- Type Green (sighting)
If the investigator determines that no imminent threat to public safety exists, the incident is considered a Type Green. The appropriate action may include providing wildlife behavior information and mailing public educational materials to the reporting party.
- Type Yellow (threat)
Once the field investigator finds evidence of the public safety wildlife and perceives the animal to be an imminent threat to public health or safety, the incident is considered a Type Yellow. In the event of threat to public safety, any Department employee responding to a reported public safety incident may take whatever action is deemed necessary within the scope of the employee's authority to protect public safety. When evidence shows that a wild animal is an imminent threat to public safety, that wild animal shall be humanely euthanized (shot, killed, dispatched, destroyed, etc.).
For Type Yellow incidents the following steps should be taken:
- Initiate the Incident Command System. The Incident Commander (IC) consults with the regional manager, assistant chief or designee to decide on the notification process on a case-by-case basis. Full notification includes: the field investigator's supervisor, the appropriate regional manager and assistant chief, the Deputy Director, WFD, Chief, of Enforcement, Chief, WB, WIL, Wildlife Forensics Lab (WFL), the designated regional information officer, and the local law enforcement agency.
- Notify the appropriate Dispatch Center. Dispatch shall notify the above-mentioned personnel.
- Secure the scene as appropriate. Take all practical steps to preserve potential evidence. The IC holds initial responsibility and authority over the scene, locating the animal, its resultant carcass, and any other physical evidence from the attack. The IC will ensure proper transfer and disposition of all physical evidence.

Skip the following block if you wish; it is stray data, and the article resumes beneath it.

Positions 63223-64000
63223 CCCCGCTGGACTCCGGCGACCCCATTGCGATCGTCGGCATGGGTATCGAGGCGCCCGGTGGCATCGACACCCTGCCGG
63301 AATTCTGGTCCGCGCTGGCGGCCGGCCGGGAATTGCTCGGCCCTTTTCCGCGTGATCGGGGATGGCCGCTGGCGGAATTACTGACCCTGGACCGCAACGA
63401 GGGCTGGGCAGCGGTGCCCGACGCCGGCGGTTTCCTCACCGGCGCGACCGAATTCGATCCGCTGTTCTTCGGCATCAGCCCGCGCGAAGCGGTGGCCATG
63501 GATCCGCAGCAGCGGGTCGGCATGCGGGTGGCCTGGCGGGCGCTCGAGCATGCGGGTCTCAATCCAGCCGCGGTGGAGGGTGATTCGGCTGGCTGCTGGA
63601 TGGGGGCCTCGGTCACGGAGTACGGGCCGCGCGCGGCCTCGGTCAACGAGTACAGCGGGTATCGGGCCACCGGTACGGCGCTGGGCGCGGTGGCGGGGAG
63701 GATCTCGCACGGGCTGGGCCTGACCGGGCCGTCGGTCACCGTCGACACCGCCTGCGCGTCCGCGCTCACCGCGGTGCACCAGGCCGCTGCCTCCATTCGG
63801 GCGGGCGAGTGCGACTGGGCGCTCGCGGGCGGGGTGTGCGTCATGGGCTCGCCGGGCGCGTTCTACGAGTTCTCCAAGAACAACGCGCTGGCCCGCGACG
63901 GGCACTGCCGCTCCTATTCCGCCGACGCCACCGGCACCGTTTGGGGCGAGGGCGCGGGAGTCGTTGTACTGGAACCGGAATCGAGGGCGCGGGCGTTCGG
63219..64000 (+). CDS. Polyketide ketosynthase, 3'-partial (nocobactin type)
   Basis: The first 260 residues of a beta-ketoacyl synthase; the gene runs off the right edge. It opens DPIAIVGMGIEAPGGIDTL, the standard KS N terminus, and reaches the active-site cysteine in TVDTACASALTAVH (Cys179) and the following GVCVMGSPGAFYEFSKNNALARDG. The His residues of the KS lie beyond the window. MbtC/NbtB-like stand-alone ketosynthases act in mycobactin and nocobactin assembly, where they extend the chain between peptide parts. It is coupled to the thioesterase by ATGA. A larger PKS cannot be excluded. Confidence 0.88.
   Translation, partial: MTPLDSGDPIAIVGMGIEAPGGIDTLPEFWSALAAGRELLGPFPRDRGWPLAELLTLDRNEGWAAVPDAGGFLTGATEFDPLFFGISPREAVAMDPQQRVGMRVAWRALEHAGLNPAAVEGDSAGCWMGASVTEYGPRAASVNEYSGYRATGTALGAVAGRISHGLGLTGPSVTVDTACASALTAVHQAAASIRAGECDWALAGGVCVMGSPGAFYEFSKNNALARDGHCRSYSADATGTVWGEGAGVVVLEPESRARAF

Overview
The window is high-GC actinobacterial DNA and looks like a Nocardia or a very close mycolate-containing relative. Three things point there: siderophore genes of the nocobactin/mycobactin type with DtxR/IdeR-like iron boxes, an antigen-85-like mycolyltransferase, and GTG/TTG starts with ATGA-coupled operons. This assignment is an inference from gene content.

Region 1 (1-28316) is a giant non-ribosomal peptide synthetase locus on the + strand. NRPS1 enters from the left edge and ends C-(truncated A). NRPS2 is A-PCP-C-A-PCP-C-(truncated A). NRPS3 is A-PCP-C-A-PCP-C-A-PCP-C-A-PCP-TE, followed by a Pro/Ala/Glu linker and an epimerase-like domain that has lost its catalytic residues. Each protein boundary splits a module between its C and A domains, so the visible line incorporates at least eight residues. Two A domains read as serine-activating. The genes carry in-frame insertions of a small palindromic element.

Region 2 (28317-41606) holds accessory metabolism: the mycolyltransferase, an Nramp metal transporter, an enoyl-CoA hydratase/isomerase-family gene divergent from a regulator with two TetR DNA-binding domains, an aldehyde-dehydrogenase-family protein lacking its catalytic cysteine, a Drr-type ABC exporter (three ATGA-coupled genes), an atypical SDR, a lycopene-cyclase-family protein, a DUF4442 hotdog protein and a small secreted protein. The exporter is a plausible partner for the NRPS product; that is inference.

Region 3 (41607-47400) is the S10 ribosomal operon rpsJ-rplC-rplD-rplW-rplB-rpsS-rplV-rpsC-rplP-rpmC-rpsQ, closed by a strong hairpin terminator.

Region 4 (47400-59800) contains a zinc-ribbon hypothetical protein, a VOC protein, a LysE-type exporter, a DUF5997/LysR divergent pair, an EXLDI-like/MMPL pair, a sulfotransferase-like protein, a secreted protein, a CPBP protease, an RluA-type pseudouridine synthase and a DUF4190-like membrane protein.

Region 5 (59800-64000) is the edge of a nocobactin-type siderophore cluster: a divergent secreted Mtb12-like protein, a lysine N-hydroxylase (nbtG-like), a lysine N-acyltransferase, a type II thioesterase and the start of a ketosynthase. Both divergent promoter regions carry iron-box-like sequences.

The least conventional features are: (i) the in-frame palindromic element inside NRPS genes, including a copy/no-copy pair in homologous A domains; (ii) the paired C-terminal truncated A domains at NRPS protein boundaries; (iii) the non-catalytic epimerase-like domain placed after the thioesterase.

- In most situations, it is important to locate the offending animal as soon as practical. WIL may be of assistance. The services of USDA, Wildlife Services (WS) can be arranged by the regional manager, assistant chief or designee contacting the local WS District Supervisor. If possible, avoid shooting the animal in the head to preserve evidence.
- If an animal is killed, the IC will decide on the notification process and notify Sacramento Dispatch if appropriate. Use clean protective gloves while handling the carcass. Place the carcass inside a protective durable body bag (avoid dragging the carcass, if possible).
- Type Red (attack)
In the event of an attack, the responding Department employee may take any action necessary that is within the scope of the employee's authority to protect public safety. When evidence shows that a wild animal has made an unprovoked attack on a human, that wild animal shall be humanely euthanized (shot, killed, dispatched, destroyed, etc.).
For Type Red incidents the following steps should be taken:
- Ensure proper medical aid for the victim. Identify the victim (obtain the following, but not limited to: name, address, phone number).
- Notify the appropriate Dispatch Center. Dispatch shall notify the field investigator's supervisor, the appropriate regional manager and assistant chief, the Deputy Director, WFD, Chief of Enforcement, Chief, WB, WIL, WFL, the designated regional information officer, and the local law enforcement agency.